The Relationship Between Smoking and Hearing Loss
Over the past several decades, medical researchers have continued to find more health problems connected to smoking. We know that smoking can lead to lung cancer, respiratory issues, heart disease, and many other medical issues. The medical community recognized that hearing loss was also connected with smoking over 40 years ago, however details of how smoking effects hearing has only come to light in the past 15 years. Smoking effects every part of our auditory system, from how sound is transferred through the ear to where it is processed in the brain.
Research shows that smoking can cause respiratory issues which could lead to middle ear infections or conductive hearing loss. Smokers are also at a high risk for experiencing sensorineural hearing loss, which is damage to the hair cells in the inner ear and/or pathways to the brain. This type of hearing loss is permanent and leads to decreased speech understanding which would require the need for amplification. Other studies have suggested the damage caused to auditory pathways could be connected with decreased cognitive processing and auditory attention, however there have been no consistent outcomes.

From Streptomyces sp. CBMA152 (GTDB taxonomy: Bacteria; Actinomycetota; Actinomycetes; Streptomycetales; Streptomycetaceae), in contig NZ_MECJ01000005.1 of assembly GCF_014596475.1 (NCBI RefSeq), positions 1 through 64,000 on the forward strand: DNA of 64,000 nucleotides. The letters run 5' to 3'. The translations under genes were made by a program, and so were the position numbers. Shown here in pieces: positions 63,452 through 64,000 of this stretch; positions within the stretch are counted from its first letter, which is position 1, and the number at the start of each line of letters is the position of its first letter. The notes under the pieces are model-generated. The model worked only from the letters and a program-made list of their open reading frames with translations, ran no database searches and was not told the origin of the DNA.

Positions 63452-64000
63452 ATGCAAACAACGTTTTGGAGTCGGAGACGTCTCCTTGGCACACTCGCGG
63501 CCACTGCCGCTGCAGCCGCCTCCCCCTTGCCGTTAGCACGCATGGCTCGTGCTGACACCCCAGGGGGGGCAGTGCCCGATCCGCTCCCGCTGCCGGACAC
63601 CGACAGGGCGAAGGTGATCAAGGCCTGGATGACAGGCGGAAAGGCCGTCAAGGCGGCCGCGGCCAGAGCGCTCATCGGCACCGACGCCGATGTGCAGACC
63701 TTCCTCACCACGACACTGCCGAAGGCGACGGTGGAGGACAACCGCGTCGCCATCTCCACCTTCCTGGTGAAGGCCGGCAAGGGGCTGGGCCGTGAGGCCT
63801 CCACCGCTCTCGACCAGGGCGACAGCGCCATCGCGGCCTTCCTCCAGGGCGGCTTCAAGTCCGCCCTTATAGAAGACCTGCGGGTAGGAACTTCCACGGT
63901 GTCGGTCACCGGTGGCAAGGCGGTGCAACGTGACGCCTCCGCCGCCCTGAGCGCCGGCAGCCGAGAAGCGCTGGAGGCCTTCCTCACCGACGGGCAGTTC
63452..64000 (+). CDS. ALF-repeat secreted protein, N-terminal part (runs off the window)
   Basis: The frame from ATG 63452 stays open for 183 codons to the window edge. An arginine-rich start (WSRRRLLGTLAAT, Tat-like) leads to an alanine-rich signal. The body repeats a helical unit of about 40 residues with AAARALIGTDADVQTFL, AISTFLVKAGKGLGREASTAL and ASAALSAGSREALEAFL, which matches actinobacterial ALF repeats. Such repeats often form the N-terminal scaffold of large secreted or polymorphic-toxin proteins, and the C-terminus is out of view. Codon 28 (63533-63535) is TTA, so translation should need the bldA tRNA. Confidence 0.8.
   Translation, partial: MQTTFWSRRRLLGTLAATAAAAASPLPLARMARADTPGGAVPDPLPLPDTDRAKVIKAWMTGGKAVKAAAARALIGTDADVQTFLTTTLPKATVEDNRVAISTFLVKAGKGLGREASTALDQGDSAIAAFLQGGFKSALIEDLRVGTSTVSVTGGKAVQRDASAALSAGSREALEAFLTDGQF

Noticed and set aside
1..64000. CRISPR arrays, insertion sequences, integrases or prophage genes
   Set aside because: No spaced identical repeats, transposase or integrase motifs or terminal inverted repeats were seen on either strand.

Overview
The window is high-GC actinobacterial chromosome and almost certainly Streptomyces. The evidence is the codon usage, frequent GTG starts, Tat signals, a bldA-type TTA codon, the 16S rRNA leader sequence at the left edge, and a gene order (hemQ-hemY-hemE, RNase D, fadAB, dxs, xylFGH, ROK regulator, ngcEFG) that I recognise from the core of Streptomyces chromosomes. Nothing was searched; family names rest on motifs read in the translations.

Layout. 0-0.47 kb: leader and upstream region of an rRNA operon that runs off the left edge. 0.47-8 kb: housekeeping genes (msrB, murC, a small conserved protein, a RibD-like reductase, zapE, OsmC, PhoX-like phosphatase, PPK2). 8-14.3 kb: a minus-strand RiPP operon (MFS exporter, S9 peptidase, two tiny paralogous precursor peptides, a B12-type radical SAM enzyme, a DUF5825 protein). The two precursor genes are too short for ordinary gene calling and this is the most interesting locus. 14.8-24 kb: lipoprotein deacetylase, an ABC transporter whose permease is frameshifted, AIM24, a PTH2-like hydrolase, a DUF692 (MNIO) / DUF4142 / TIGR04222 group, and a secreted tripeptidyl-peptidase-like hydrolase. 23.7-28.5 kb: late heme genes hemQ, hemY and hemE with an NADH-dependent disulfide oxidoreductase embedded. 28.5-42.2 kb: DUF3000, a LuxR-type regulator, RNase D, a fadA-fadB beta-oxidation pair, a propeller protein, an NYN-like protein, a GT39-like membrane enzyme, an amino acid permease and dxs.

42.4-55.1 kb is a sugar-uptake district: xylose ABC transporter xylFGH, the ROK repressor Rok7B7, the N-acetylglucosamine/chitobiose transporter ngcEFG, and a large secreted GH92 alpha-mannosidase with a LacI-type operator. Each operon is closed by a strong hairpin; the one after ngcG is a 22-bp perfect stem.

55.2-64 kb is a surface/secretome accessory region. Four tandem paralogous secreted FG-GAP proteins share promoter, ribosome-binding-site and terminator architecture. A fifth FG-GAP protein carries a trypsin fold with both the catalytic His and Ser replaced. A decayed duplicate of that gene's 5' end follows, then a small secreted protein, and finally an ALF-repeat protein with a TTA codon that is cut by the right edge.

We all know that smoking is bad for our health. We see it plastered on billboards, in advertisements, and hear it from our loved ones. Although there are other factors that can lead to hearing loss, like age, noise exposure, and genetics, smoking is only going to speed up and worsen any hearing loss, as well as take a toll on your body as a whole. If you or a family member is or has ever been a smoker and are noticing some issues hearing, contact our offices to schedule an appointment.